“I think it is safe to say that no one understands quantum mechanics.”

Physicists are also told that there is no basic problem left in physics. Before the publication of this book, when I tried to publish a section of this work (parts of Chapters 6 and 7) about the difficulties of the Copenhagen interpretation in Canadian Journal of Physics, the referee rejected the manuscript claiming that,

“The arguments presented against quantum mechanics were settled more than sixty years ago”.

Referees of other scientific journals regularly make the same error. Most physicists are completely unaware of the absurdities of the Copenhagen interpretation. The claim is that it has been definitively proved that we already know everything that can be known in quantum mechanics. In that regard, Popper [1.10] mentions:

“The Copenhagen interpretation – or, more precisely, the view of the status of quantum mechanics which Bohr and Heisenberg defended – was, quite simply, that quantum mechanics was the last, the final, the never-to-be-surpassed revolution in physics. […] These were claimed to show that physics has reached the end of the road.”

Popper [1.10]adds:

“this epistemological claim I regarded, and still regard, as outrageous.”

It is defeatism to believe that we will never find a rational answer. Many defeatist scientists claim that it is useless to waste time finding new interpretations. The non-rational model is believed to be the final answer. This attitude has been realized clearly by Murray Gell-Mann [1.11]who wrote:

“Niels Bohr brainwashed the whole generation of theorists into thinking that the job [that is an adequate presentation of quantum mechanics] was done 50 years ago.”

Scientists question Nature. Therefore, they must have a modest attitude towards science. Scientists must feel that they can learn something and not dictate their will to Nature. Over-confidence leads to a reduction of vigilance. For example, not long ago, around the time of launching the Hubble telescope in space, there was unbelievable self confidence. In the New York Times Magazine[1.12]we read:

“John Bahcall expects that the telescope will not fail to do its part. If we are disappointed, he says, it’s not the telescope’s fault or our fault. It will be because of a lack of imagination on the part of God.”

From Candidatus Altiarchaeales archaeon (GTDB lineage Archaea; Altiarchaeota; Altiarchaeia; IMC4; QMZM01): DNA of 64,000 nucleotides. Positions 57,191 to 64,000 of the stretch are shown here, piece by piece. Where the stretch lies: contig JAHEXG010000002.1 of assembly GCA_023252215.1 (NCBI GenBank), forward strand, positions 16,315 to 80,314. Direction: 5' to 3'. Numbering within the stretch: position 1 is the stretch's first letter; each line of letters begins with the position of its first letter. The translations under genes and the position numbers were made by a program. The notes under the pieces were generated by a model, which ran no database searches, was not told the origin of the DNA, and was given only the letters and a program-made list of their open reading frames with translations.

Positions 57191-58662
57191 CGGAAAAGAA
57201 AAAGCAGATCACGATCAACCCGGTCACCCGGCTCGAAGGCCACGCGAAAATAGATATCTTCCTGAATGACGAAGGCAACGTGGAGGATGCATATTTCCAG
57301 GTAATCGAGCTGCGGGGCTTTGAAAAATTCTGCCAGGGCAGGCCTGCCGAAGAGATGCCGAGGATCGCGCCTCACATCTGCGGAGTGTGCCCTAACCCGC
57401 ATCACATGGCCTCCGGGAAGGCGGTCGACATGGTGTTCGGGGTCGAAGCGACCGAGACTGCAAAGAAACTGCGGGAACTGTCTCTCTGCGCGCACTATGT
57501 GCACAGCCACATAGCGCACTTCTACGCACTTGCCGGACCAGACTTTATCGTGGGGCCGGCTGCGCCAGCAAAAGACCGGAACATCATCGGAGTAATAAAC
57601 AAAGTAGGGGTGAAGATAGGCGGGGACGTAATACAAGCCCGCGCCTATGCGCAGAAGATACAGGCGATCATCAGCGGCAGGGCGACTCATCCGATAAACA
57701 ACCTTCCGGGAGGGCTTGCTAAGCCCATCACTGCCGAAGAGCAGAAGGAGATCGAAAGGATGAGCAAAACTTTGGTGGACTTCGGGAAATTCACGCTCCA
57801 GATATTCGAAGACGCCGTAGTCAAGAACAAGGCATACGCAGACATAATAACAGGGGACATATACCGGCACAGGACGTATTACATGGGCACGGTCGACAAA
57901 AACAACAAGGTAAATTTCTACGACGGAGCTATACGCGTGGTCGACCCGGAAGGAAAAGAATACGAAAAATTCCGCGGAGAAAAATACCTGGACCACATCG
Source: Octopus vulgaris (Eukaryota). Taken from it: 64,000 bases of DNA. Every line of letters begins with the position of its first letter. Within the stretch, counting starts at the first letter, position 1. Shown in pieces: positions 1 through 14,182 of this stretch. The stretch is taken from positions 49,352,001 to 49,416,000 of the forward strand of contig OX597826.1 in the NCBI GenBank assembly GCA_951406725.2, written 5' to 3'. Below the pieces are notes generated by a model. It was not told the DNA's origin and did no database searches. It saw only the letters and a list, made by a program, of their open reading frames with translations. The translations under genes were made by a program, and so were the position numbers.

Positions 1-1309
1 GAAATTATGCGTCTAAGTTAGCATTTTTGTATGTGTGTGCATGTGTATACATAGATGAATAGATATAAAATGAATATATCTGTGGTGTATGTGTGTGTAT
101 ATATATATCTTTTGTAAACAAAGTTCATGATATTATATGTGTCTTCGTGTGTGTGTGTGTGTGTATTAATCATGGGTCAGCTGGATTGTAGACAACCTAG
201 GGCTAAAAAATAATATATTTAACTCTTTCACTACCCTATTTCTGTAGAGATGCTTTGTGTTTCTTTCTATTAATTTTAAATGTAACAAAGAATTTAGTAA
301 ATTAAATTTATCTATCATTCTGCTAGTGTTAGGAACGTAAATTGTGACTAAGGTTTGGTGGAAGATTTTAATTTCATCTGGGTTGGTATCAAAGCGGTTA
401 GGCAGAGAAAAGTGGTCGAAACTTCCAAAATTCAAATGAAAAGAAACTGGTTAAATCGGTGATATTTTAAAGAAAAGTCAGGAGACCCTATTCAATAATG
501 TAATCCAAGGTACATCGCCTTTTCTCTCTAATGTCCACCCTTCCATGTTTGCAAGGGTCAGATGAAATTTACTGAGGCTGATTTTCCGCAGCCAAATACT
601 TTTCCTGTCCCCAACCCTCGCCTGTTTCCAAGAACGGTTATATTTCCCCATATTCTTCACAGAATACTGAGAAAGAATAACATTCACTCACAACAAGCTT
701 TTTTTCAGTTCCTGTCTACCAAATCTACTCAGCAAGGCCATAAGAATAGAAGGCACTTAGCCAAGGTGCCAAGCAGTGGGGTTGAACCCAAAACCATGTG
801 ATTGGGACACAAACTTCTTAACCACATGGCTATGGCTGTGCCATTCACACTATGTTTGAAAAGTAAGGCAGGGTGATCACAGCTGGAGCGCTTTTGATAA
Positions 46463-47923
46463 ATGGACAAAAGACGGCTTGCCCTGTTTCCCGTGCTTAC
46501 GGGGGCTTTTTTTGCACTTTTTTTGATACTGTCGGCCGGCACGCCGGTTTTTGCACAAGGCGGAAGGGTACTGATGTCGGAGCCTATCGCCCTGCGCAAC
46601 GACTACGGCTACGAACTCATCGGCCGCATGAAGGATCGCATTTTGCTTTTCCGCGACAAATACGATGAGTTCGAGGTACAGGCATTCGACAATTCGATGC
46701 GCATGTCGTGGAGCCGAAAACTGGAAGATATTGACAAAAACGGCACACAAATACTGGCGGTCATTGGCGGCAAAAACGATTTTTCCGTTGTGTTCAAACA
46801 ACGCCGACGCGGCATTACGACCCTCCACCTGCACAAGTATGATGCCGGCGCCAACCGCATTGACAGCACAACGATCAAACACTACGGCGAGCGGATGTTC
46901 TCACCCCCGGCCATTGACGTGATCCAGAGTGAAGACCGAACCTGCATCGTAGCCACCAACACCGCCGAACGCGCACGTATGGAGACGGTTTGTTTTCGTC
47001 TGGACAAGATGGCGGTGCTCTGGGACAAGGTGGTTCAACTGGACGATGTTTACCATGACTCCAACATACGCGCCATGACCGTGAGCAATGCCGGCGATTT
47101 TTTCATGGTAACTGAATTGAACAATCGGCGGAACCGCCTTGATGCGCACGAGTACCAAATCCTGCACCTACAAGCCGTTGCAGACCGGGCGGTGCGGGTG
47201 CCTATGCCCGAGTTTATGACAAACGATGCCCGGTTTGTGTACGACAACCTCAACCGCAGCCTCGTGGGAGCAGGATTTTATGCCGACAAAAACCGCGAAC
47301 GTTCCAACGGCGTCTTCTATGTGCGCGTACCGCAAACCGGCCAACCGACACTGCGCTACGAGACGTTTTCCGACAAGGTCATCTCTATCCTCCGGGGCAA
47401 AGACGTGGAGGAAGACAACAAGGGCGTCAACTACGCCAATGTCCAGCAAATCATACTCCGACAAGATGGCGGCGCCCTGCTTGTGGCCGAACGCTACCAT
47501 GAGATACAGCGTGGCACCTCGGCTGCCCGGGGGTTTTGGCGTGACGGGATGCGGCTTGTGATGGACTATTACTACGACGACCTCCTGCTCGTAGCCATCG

In the same article, Giacconi says:

“It’s not how big the universe is that’s impressive. It’s the power of human reason. We can sit here with our little one kilogram of brain and figure out what this universe is all about.”

Let us recall that the main mirror is badly defective and the telescope is in jeopardy with three defective gyroscopes.
1-3 Role of Mathematics.

Much too frequently in physics we read that results obtained in quantum mechanics are correct since they have been proved mathematically. One should know that: Realism can never be proved mathematically; Realism is irrelevant in mathematics. Nothing in mathematics exists independently of our mind.

Mathematics is an extraordinary powerful tool to determine or prove relationships. When dealing with quantum systems, mathematics is used to establish internal correlations within a quantum system. Heisenberg [1.13] states:

“The mathematical image of the system ensures that contradictions cannot occur in the system.”

Heisenberg himself shows correctly that mathematics ensures that there are no internal contradictions. However, the Copenhagen interpretation (or any other interpretation) deals with relations that are external to mathematical relations.

It is clear that mathematics must cope with the internal mathematical relationship between various physical concepts. The mathematical formalism used in physics forms probably what is the most coherent and logical internal system that exists in science. However in physics, the choice of the mathematical relations is controlled by external relations dictated by Nature with the help of experiments and observations. The Copenhagen interpretation is expected to provide the external link between Nature and mathematics. It is clear that the Copenhagen interpretation fails completely to give a rational explanation of Nature.

In Fig. 1-A, the powerful mathematical formalism is illustrated by the well constructed castle. Its external relations with Nature however, are represented by the sinking quicksand of the Copenhagen interpretation.
There are also other errors related to the relevance of mathematics. Some mathematical formalisms lead to predictions compatible with observations. That successful result is usually interpreted as a proof of correctness of the Copenhagen interpretation. Such an agreement between predictions and observations does not prove the correctness of the interpretation, because another different interpretation can possibly (and surely does) lead to a similar result.

It must be understood that no experiment or set of experiments can ever prove the correctness of a model. But the first experiment that shows non-compatibility with observations immediately disproves the model.
The fundamental difference between the role of logic in mathematics and the role of causality in physics has led to many confusions. For example, in Bohr’s discussion with Einstein, the subject of discussion shifted from fundamental principles of physics to the freedom of contradictions in the mathematical formalism. Popper [1.14] discusses the: